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Transient receptor potential ankyrin 1 channel modulates the abuse-related mechanisms of methamphetamine through interaction with dopamine transporter.

BACKGROUND AND PURPOSE: Methamphetamine (METH) use disorder has risen dramatically over the past decade, and there are currently no FDA-approved medications due, in part, to gaps in our understanding of the pharmacological mechanisms related to METH action in the brain.

EXPERIMENTAL APPROACH: Here, we investigated whether transient receptor potential ankyrin 1 (TRPA1) mediates each of several METH abuse-related behaviours in rodents: self-administration, drug-primed reinstatement, acquisition of conditioned place preference, and hyperlocomotion. Additionally, METH-induced molecular (i.e., neurotransmitter and protein) changes in the brain were compared between wild-type and TRPA1 knock-out mice. Finally, the relationship between TRPA1 and the dopamine transporter was investigated through immunoprecipitation and dopamine reuptake assays.

KEY RESULTS: TRPA1 antagonism blunted METH self-administration and drug-primed reinstatement of METH-seeking behaviour. Further, development of METH-induced conditioned place preference and hyperlocomotion were inhibited by TRPA1 antagonist treatment, effects that were not observed in TRPA1 knock-out mice. Similarly, molecular studies revealed METH-induced increases in dopamine levels and expression of dopamine system-related proteins in wild-type, but not in TRPA1 knock-out mice. Furthermore, pharmacological blockade of TRPA1 receptors reduced the interaction between TRPA1 and the dopamine transporter, thereby increasing dopamine reuptake activity by the transporter.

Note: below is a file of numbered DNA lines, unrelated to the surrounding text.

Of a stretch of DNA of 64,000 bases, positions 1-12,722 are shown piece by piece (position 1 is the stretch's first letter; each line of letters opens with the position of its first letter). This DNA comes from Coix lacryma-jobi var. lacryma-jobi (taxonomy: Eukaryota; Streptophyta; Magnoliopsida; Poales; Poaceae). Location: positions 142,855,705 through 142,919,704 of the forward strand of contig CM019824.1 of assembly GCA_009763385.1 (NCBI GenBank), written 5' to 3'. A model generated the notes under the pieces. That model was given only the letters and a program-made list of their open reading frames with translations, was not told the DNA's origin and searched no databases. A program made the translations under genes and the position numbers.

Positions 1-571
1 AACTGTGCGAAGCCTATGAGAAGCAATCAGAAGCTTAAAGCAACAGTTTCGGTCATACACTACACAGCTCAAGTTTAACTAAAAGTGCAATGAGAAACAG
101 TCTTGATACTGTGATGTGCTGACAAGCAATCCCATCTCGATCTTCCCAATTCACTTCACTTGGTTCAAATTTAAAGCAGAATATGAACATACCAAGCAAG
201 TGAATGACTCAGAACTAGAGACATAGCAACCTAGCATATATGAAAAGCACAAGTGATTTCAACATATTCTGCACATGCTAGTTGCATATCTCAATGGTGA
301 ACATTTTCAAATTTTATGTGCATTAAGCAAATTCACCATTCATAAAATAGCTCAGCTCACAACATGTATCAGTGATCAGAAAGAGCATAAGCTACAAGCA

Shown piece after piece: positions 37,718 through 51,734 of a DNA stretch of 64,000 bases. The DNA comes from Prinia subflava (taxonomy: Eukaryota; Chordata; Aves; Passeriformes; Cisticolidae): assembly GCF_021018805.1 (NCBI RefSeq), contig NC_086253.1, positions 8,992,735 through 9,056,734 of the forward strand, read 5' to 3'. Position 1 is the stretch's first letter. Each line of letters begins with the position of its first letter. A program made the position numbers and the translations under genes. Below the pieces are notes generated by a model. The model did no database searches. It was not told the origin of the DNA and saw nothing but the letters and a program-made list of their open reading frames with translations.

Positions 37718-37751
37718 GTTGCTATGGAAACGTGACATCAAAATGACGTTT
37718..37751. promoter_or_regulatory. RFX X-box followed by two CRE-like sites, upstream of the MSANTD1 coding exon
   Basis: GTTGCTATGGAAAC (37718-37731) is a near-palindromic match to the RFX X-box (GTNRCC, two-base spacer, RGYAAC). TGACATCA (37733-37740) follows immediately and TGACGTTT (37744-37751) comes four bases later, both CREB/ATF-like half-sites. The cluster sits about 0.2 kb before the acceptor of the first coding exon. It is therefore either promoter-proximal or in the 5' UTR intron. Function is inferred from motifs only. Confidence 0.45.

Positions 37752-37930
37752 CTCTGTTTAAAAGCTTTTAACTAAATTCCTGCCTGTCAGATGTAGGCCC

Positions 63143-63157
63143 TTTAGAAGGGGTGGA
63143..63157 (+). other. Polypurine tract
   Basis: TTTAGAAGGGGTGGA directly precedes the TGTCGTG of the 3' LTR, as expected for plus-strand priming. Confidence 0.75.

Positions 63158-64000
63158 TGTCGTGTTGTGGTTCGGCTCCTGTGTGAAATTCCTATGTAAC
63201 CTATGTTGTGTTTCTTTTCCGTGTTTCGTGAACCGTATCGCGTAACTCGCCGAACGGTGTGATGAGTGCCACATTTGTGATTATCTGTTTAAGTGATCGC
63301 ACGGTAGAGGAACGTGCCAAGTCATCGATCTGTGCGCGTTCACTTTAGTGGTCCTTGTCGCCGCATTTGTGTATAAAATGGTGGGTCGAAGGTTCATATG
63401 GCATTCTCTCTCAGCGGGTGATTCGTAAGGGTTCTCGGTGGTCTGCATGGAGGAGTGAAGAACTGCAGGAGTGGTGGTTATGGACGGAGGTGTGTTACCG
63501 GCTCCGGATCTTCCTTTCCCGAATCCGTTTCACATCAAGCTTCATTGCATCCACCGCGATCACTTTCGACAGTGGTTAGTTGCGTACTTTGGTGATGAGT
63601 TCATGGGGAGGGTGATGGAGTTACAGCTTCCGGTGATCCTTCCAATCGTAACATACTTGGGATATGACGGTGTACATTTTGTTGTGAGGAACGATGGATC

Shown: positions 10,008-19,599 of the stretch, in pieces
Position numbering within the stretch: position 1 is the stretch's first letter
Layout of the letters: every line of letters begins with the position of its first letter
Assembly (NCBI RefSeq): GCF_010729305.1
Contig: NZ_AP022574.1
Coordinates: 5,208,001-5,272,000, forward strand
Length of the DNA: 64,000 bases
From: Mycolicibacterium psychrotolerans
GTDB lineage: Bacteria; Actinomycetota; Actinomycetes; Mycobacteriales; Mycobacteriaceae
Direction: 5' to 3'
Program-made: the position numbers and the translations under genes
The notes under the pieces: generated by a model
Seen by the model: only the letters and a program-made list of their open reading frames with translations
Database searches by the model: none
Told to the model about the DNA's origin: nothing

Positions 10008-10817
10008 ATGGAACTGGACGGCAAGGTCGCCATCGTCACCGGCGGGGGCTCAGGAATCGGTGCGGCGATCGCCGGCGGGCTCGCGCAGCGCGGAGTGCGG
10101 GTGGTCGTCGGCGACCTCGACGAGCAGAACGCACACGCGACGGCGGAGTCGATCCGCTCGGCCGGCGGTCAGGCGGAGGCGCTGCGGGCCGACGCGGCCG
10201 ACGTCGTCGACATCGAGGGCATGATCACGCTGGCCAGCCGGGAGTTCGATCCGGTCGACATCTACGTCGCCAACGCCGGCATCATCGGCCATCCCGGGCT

CONCLUSION AND IMPLICATIONS: This study demonstrates that TRPA1 is involved in the abuse-related behavioural effects of METH, potentially through its modulatory role in METH-induced activation of dopaminergic neurotransmission. Taken together, these data suggest that TRPA1 may be a novel therapeutic target for treating METH use disorder.

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